A New Look Council of Ministers: What is the deeper message?
Prime Minister Modi's mid-term rejig of his Council of Ministers was preceded by a lot of speculation. It caught a lot of analysts, commentators and observers off-guard. It has the true stamp of the Prime Minister's style - an element of suspense sprinkled with a lot of surprises! In important ways,it signaled an attempt at course correction and was a shrewd exercise in image building. That clearly is the big picture. When one were to look at details - who is in and who is out; who got what all and what is its political significance and governance implications, a clear rationale emerges.
A searching second look at the Ministry was long overdue. Two years into the second term and facing an unprecedented pandemic, this exercise is being closely watched for what it does in terms of course correction of the government and its administration. There is a clear pattern to those who have been dropped. There seems to have been a combination of three factors that were at work. There is a lot of talk of Non-Performing Assets (NPA's). Here it was a case of Non-Performing, Politically dispensable Liabilities (NPL's). Some of those shown the door were clearly perceived as being non-performing. Very little in terms of achievement was visible during their terms. Many held crucial portfolios and much was expected in those departments. Others were political dispensable. They may have been highly visible but carried very little political weight in terms of a mass base. Their exit would not harm the prospects of the party. Finally, there were those who were clear liabilities either in terms of lacking political finesse or in their inability to build a right public image. All those dropped would fit into one or more of these categories.
Now for those brought into the Ministry, elevated to the Cabinet and given key responsibilities. Three factors seem to explain the logic behind the choices made. Firstly, there is clearly an attempt to bring in some element of rationality in the clubbing together of portfolios. The Ministers handling the top four ministries (Home, Defence, Finance and Foreign Affairs) have been untouched. There is some effort at bringing together Ministries under the joint command of a Cabinet Minister. Education and Skill Development have been rightly combined. As have Industry, Commerce and Textiles.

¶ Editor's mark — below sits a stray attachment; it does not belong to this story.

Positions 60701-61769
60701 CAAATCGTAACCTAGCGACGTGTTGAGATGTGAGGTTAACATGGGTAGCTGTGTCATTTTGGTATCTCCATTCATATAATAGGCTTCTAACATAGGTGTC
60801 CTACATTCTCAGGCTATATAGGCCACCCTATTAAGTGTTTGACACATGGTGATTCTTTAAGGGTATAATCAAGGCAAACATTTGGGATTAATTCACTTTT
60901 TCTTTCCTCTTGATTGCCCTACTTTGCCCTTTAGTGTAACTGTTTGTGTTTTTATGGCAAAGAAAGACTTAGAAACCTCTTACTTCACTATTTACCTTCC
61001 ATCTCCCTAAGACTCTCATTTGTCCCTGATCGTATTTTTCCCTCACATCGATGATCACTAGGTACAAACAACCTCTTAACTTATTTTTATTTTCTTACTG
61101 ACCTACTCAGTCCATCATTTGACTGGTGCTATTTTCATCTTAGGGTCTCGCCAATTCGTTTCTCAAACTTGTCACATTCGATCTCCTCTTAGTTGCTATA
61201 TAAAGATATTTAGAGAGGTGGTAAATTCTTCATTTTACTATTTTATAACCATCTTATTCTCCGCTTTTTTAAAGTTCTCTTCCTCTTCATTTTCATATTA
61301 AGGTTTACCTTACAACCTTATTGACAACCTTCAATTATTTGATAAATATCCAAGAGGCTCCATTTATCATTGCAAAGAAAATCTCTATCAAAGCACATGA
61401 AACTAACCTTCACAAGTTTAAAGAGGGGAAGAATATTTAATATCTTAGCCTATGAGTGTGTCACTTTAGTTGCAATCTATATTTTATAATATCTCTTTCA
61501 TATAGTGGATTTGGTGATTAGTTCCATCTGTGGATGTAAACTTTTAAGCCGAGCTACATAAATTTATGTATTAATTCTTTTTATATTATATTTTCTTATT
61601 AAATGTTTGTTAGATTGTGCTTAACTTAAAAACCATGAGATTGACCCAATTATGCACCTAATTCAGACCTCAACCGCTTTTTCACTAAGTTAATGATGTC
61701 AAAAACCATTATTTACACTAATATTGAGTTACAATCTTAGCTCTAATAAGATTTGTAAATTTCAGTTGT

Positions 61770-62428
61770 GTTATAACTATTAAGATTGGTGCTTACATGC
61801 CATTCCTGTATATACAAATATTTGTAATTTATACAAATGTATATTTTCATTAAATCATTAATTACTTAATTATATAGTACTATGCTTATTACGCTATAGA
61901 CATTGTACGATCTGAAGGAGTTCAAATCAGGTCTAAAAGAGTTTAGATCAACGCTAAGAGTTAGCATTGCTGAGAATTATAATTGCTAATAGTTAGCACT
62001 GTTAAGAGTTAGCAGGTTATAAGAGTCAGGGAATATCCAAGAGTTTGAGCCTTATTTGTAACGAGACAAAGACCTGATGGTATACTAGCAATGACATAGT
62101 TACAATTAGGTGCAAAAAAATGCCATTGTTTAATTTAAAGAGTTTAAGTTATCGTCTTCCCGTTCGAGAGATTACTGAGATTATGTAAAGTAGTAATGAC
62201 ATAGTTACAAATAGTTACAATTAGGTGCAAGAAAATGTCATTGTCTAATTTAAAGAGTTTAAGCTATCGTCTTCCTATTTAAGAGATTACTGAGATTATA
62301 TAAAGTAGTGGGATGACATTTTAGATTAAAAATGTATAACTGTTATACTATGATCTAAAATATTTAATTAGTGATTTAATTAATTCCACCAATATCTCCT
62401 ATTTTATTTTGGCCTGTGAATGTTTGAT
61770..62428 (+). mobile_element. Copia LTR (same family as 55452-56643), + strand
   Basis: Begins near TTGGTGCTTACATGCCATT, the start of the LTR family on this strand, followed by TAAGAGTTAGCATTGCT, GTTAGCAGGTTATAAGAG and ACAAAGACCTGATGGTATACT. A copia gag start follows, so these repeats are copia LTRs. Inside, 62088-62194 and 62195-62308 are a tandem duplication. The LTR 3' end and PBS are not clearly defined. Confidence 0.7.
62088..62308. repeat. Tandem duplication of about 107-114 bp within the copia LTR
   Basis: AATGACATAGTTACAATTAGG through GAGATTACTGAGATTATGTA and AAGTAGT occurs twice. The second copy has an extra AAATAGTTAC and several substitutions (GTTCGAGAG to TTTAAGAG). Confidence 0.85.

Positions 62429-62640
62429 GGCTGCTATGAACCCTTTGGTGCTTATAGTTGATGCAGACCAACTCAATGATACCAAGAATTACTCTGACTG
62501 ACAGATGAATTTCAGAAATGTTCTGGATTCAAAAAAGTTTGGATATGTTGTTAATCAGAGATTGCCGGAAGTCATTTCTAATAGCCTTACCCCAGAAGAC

A second factor clearly is loyalty to the leadership and proven trust in their abilities. Combination of ministries under one minister can in some cases, not be explained in terms of rationalization of responsibilities but in the level of trust that the leadership has in the concerned minister. This possibly explains Urban Development and Petroleum being jointly handled by Hardeep Puri, Railways and Information Technology being entrusted to Ashwini Vaishnaw and Sports and Youth Affairs with Information and Broadcasting being placed under Anurag Thakur. Mansukh Mandavya's being allotted Health has much to do with his support to the Prime Minister in handling the oxygen supply crisis as Minister of State for Chemicals and Fertilizers.
A third factor is clearly political accommodation. This exercise has witnessed a social engineering like never before. Close to one -thirds of the ministers hail from the Backward Castes. The fact that a large number of ministers represent tribal groups and the presence of those from different segments from among the Dalits is a reflection of a conscious attempt to represent a social coaltion. Political accommodation can also be seen in terms of regional and state-wise representation. It is true that poll bound states like Uttar Pradesh and Gujarat have a higher representation.
There is no empirical proof from the past to show that providing ministerial berths to those from a state or a particular social group enhances the prospects of the party in that state/ social group. It may be more a case of providing symbolic representation and also deal with factionalism within the party in a particular state. Most of the new entrants are at the level of Minister of State. Their role would be to assist the Cabinet Ministers as also to provide symbolic representation. It must also be noted that the new entrants bring with them their past experience of working at the state and local level.
This brings one to a key factor. If one looks at the key portfolio allocation at the level of the Cabinet, one notices that key tasks have been assigned either to those who were already in the Cabinet or were elevated to the Cabinet from the position of a Minister of State. Save for Ashiwni Vaishnaw, there is no new entrant in the Ministry who has been assigned a key portfolio. Clearly, there is an inner circle in the cabinet,of ministers trusted by the leadership with a proven record of both loyalty and performance. While four positions have been assigned to new entrants from the non-BJP parties in the NDA, their portfolios remain generally considered low-key, a trend one notices since 2014.
A review of the entrants into the Cabinet shows a slight tilt towards Rajya Sabha membership. Of the 8 new entrants, five are Rajya Sabha members and of the 7 elevated to the Cabinet from Minister of State status, 3 are Rajya Sabha members. Thus of the 15 new entrants to the Cabinet, more are RajyaSabha members than directly elected to the Lok Sabha.
It is clear that the performance of the new Council of Ministers will be closely monitored. Targets would have been sent and the same would be assessed at regular intervals. One does not rule out another rejig prior to the next Lok Sabha polls to do a further course correction.
(Dr. Sandeep Shastri has been a keen student of Karnataka politics for over four decades)
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